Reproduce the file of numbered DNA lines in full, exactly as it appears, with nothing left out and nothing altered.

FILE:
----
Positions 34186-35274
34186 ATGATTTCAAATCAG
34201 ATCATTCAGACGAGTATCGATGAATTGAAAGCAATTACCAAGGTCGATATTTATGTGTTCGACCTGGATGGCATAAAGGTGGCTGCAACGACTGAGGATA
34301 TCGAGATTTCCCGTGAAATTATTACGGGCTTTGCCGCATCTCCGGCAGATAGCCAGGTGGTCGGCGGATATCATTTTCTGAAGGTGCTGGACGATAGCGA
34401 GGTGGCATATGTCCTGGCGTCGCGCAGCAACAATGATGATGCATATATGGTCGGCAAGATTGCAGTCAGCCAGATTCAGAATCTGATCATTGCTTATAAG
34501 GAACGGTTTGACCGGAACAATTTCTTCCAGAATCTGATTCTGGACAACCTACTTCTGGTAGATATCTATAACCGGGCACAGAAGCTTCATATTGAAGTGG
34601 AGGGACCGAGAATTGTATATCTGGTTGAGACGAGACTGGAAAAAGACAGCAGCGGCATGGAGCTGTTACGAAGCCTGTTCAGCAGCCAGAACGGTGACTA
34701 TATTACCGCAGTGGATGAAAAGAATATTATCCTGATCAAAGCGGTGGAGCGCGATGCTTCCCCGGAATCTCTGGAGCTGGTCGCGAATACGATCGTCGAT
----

Positions 34186-35274
34186 ATGATTTCAAATCAG
34201 ATCATTCAGACGAGTATCGATGAATTGAAAGCAATTACCAAGGTCGATATTTATGTGTTCGACCTGGATGGCATAAAGGTGGCTGCAACGACTGAGGATA
34301 TCGAGATTTCCCGTGAAATTATTACGGGCTTTGCCGCATCTCCGGCAGATAGCCAGGTGGTCGGCGGATATCATTTTCTGAAGGTGCTGGACGATAGCGA
34401 GGTGGCATATGTCCTGGCGTCGCGCAGCAACAATGATGATGCATATATGGTCGGCAAGATTGCAGTCAGCCAGATTCAGAATCTGATCATTGCTTATAAG
34501 GAACGGTTTGACCGGAACAATTTCTTCCAGAATCTGATTCTGGACAACCTACTTCTGGTAGATATCTATAACCGGGCACAGAAGCTTCATATTGAAGTGG
34601 AGGGACCGAGAATTGTATATCTGGTTGAGACGAGACTGGAAAAAGACAGCAGCGGCATGGAGCTGTTACGAAGCCTGTTCAGCAGCCAGAACGGTGACTA
34701 TATTACCGCAGTGGATGAAAAGAATATTATCCTGATCAAAGCGGTGGAGCGCGATGCTTCCCCGGAATCTCTGGAGCTGGTCGCGAATACGATCGTCGAT